travel

'It'll commence in two weeks time': Everything we know about Australia's travel bubble with NZ.

Between state borders slowly reopening, and the occasional tease or suggestion of a bend to the hard international border, it's tough to keep up with Australia's COVID-19 travel rules. 

Every state and territory except Western Australia has agreed in principle to open their borders and economies by Christmas unless there's another disaster like what we're getting to the tail end of in Victoria.

PSA: In light of our current low numbers, it's about time to say a huge thank you to masks. 


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But internationally, the situation is more dire. Australia's borders have been closed to non-residents since March and we haven't even had a taste of freedom yet.

As of October 2020, here's what we know about when we'll be able to leave Australia and where we'll be travelling to first.

New Zealand.

A 'trans-Tasman bubble' is an idea that has been floating around for months now, first discussed as a future prospect by Deputy Prime Minister of New Zealand and Minister of Foreign Affairs Winston Peters on April 15.

It was then officially discussed by the two countries in May, but Victoria's second wave quickly put a halt to any plans.

Currently, New Zealand is allowing only Kiwi citizens and Australians who normally live in NZ, with limited exemptions for humanitarian or economic reasons, to enter. Like Australia, it is also mandating a 14-day quarantine for new arrivals.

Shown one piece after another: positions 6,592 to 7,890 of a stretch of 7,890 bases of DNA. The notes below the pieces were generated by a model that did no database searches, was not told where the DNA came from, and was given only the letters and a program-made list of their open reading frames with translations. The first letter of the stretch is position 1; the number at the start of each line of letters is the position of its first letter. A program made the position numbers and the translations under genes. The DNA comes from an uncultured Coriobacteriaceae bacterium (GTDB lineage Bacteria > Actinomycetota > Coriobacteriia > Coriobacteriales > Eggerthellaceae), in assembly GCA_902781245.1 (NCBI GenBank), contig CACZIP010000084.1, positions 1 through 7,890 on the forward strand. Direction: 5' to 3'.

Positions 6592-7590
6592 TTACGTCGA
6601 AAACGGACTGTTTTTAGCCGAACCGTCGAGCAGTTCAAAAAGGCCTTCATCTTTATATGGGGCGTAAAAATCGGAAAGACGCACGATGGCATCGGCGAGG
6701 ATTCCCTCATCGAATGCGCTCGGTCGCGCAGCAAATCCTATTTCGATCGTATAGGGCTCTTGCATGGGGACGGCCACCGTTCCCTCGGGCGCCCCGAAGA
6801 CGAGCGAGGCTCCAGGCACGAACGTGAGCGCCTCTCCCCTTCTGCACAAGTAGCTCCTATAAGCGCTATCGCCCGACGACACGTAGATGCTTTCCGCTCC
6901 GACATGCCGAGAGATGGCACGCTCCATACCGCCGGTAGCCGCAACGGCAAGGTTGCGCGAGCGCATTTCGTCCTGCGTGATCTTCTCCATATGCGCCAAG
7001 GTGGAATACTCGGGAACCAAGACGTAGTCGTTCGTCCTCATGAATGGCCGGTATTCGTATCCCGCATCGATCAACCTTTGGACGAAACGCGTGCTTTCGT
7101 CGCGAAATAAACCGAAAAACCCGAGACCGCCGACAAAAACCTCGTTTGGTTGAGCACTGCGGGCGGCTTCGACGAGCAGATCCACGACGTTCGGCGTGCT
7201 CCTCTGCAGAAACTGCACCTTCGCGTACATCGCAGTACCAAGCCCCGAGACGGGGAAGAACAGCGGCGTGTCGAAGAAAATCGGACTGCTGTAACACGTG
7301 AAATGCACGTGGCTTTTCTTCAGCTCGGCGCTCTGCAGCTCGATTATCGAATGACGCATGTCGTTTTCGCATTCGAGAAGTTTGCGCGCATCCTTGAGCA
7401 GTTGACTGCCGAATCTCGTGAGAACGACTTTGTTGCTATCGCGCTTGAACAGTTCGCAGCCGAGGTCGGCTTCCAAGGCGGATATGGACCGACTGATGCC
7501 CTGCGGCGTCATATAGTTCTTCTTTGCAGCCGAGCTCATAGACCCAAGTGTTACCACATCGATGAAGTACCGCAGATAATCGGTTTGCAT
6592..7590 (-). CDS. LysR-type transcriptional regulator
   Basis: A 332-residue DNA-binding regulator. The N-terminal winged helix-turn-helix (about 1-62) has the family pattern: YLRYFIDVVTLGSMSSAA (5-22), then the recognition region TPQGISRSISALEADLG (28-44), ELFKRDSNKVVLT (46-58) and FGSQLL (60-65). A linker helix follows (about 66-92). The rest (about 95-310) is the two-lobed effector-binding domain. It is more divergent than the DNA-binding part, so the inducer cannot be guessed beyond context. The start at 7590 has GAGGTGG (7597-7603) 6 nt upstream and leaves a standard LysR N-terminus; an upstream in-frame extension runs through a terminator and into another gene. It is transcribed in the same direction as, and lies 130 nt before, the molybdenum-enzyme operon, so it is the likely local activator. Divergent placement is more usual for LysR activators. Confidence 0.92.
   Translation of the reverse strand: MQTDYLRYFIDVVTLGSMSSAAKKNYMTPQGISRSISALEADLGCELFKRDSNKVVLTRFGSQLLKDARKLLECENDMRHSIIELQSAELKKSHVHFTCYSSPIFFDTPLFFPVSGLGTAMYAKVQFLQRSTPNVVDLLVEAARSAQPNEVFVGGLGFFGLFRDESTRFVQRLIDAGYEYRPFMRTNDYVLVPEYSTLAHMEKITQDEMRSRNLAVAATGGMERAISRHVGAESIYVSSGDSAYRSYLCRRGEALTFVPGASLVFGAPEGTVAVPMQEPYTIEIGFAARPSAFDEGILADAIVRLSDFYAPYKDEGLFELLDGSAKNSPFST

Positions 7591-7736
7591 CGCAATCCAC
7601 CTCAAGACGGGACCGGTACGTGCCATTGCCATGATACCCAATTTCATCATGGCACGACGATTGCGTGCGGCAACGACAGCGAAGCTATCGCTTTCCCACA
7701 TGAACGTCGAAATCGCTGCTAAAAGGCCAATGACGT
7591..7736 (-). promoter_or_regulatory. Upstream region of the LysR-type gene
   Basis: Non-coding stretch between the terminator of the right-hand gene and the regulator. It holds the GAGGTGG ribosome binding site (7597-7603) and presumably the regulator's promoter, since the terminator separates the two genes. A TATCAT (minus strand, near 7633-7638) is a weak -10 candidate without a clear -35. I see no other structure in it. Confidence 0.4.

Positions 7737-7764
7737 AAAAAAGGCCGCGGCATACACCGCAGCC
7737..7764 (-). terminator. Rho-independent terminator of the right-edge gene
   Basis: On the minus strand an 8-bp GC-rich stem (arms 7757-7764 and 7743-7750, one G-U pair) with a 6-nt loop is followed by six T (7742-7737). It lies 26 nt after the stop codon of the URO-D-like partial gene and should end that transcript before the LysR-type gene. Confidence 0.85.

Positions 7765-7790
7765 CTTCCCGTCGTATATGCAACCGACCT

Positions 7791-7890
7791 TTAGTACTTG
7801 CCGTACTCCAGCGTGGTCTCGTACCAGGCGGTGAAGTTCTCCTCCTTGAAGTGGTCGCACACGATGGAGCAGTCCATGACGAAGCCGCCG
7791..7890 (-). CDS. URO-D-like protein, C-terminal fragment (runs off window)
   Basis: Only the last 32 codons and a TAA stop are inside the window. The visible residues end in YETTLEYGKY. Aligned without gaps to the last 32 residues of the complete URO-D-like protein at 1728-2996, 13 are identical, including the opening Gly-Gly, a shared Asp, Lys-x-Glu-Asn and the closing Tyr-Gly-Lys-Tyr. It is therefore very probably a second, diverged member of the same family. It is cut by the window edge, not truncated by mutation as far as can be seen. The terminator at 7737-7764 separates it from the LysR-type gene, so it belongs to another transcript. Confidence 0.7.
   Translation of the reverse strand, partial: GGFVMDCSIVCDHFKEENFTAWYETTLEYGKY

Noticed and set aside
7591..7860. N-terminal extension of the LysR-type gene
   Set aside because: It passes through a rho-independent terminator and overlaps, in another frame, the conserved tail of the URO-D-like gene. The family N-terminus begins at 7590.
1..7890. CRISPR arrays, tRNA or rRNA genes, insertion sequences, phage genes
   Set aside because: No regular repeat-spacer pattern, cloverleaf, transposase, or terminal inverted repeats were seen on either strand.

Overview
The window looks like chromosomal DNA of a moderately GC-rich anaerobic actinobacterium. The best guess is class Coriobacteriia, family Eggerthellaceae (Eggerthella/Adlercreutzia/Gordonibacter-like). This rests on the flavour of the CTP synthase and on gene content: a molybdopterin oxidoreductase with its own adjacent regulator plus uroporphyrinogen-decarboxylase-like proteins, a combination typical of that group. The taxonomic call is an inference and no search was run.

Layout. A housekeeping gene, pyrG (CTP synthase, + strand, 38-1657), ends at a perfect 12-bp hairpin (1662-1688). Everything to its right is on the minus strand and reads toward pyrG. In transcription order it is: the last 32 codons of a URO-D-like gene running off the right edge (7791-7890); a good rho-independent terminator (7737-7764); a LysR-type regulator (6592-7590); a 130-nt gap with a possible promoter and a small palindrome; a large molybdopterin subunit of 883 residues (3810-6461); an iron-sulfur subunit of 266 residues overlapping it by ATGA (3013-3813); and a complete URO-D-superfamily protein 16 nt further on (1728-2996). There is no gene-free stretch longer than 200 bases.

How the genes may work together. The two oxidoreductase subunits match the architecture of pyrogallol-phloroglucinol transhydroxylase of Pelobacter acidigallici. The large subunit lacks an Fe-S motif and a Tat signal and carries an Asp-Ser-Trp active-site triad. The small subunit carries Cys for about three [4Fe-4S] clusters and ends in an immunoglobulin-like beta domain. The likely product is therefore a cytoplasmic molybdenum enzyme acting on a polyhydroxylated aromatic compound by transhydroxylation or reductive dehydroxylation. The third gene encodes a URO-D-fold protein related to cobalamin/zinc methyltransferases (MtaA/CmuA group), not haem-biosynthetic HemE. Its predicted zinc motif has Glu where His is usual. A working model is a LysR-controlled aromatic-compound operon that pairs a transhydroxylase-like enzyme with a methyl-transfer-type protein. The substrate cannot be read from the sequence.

On Friday, Prime Minister Scott Morrison confirmed a deal with his New Zealand counterpart Jacinda Ardern, paving the way for flights to reopen from October 16. 

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The travel bubble however, will initially only allow Kiwis to fly across the Tasman into New South Wales and the Northern Territory. 

"This is the first stage in what we hope to see as a trans-Tasman bubble between the countries," Deputy Prime Minister Michael McCormack said. 

Ardern said earlier on Friday Australia's plans to open its borders to Kiwis might be “their prerogative”, but New Zealand was still not ready for quarantine-free travel from Australia.

“I want New Zealanders to keep in mind that even if Australia [opens up its borders for New Zealanders], that doesn’t mean they won’t have to go into quarantine on return. In fact, at this stage they will,” she said during a press conference on Friday.

Only four days ago, Prime Minister Ardern told the Today Show that Australia needs to work out its definition of a 'hotspot' before further discussions can be had about actually implementing the plan. 

She reiterated that Australia's position used to be a 'whole of Australia' approach, but "they [Australia] moved on their previous plans."

"There's a bit of work to be done, but we do want to make it work," she told the program.

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On Thursday Prime Minister Scott Morrison also sounded optimistic about the bubble, telling 5AA radio: "We'll be able to move on that very soon. New Zealanders being able to travel to Australia - that's good for Australian tourism."

The prospect of Australians travelling to New Zealand, however, is further away.

Morrison said on Thursday South Australia and NSW would be the first to be allowed to travel to New Zealand, because they had already removed domestic borders.

According to a tourism task force timeline seen by The Australian, it is expected Australians will be able to travel to New Zealand without needing to quarantine in January or February.

Singapore.

Singapore is allowing Australian travellers - except for Victorians - into the city-state from October 8, subject to a COVID-19 test upon arrival.